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Osi Protocol Layers - A Paper.
Posted 28 August 2003 - 10:52 AM
* TCP/IP Networks - Protocol Layers *
--[ 1.0 INTRODUCTION ]--
The intent of this very short and brief paper is to explain the protocol layer
concept/OSI Protocol Model necessary to comprise any TCP/IP network.
--] 1.1 Physical Layer
The physical layer is the 'protocol' in which data transmitted across a TCP/IP
network actually travels across, physically. Perhaps the most common Physical
layer is copper wires, used very commonly among home networks, small businesses
and school networks etc. A more reliable and modern, not to mention a
considerably faster, physical layer are fiber optics.
Although the Network Security trend aims more towards securing the software
sideof the Network, considerable effort should still be taken in the interests
security to protect the physical layer of any Network. An example of why this
should be done is the possibility of a potential attacker installing a hardware
sniffer onto the physical protocol layer of the network. In doing this, the
attacker has almost circumvented all efforts of the network admistrator, as most
seem to see the software side of the network as worth protecting.
To put it in short, the Physical layer is the network hardware.
--] 1.2 The Data Link Layer
The data link layer is the protocol which actually, as the name says, links the
network clients together. Common, and very popular Link layer protocols include
Ethernet and Token Ring.
The data link layer controls timing on the network, among various other things,
such as adding frame types, error checking control, and addresses, whilst still
--] 1.3 Network Layer
The network layer is responsible for choosing the best route for packets on the
network, and efficiently routing the packets. The network layer handles the
lower level things, such as determining if a host is alive, routing the packets,
and error checking at a low level.
Well-known examples of Network layer protocols are;
IP, ICMP, IPX and AppleTalk to name to a few.
--] 1.4 Transmission layer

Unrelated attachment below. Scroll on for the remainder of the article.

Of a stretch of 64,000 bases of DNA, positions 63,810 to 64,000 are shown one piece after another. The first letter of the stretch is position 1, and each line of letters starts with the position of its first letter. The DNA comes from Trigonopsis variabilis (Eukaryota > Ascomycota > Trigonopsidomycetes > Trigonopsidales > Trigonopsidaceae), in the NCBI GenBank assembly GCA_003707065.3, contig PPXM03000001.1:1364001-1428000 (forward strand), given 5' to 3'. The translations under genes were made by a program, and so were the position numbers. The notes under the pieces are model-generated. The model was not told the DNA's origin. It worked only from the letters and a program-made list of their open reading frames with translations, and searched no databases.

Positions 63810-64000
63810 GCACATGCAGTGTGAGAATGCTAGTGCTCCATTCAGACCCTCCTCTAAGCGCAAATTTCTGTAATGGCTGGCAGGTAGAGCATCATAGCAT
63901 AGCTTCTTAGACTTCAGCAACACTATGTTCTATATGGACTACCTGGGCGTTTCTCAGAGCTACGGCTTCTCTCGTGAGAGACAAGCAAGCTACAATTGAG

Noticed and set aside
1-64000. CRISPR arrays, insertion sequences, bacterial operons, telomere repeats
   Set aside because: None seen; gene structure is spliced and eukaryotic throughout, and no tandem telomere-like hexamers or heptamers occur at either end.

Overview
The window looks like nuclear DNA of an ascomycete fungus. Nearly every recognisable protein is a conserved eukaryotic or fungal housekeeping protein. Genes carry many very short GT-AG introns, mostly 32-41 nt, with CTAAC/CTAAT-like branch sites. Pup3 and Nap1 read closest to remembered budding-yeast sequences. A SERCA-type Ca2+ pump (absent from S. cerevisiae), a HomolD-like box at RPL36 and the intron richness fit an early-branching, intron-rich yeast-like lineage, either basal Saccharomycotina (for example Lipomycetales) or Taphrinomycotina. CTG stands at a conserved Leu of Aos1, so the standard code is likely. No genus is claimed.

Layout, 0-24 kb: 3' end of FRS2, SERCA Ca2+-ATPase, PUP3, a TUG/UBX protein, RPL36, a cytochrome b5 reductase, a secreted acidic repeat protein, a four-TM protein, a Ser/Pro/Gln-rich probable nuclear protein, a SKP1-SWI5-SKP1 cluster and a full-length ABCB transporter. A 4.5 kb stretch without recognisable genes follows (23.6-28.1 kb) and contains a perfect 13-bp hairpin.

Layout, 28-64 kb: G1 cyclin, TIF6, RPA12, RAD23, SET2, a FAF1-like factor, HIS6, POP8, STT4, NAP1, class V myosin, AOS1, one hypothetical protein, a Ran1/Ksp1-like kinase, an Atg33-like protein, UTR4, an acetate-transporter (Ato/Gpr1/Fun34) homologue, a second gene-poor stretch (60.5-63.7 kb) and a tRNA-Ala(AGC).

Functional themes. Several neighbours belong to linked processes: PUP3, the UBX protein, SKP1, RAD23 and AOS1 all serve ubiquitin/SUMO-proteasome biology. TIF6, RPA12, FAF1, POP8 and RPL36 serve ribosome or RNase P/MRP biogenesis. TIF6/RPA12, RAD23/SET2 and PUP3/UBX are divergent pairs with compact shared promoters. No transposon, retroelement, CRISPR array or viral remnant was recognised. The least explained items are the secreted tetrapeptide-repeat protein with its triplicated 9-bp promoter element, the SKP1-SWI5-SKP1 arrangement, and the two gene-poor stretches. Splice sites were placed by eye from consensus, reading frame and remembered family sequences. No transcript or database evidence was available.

The transmission layer is the layer responsible for transmitting the packets
across the network, whilst at the same time ensuring that the data is in order,
and is in the correct sequence. Some transmission protocols are
connection-oriented, whilst others aren't. Some well-known transmission layer
TCP and UDP.
TCP is a connection oriented protocol, meaning that a connection must first be
established before two hosts can communicate via the TCP protocol. UDP,
however, is entirely non-connection oriented, meaning that datagrams sent are
very much less complex, and no connection is made before two hosts can
communicate using the protocol.
--] 1.5 Session Layer
The session layer is responsible for tracking, and keeping track of connections.
The session layer can determine when the connection ("session") was started and
The session layer's primary responsibility is to manage and organise connections
--] 1.6 Presentation Layer
The job of the presentation layer is to "translate" or "convert" data formats to
an understandable format the local host can understand. One example of when
this layer might be used is during an FTP session, when a user is downloading a
particular file of interest from the FTP server.
The presentation layer converts data formats, so that machines can "present"
data on other systems, in an understandable format.
--] 1.7 Application Layer
The application layer is responsible for allowing users to interact with the
network. The application layer is the application in use by the user, such as
Telnet, SSH or a web browser. The Application Layer interfaces with the
Presentation Layer to in cooperation supply the visual output a user (human
being) sees on the output display (monitor).
--] 1.8 FURTHER READING
After my brief explanation of the OSI protocol model theory, you may want to
continue your research. Here's a few links for further reading:
--[ 1.9 CONCLUSION ]--
I hope this paper has been beneficial to you in someway, if not for any other
reason than the laughs you got reading this short paper.
Comments and Feedback to <firstname.lastname@example.org>
Posted 28 August 2003 - 10:56 AM
Posted 28 August 2003 - 10:56 AM
Those new to TCP/IP will gain a lot from it.
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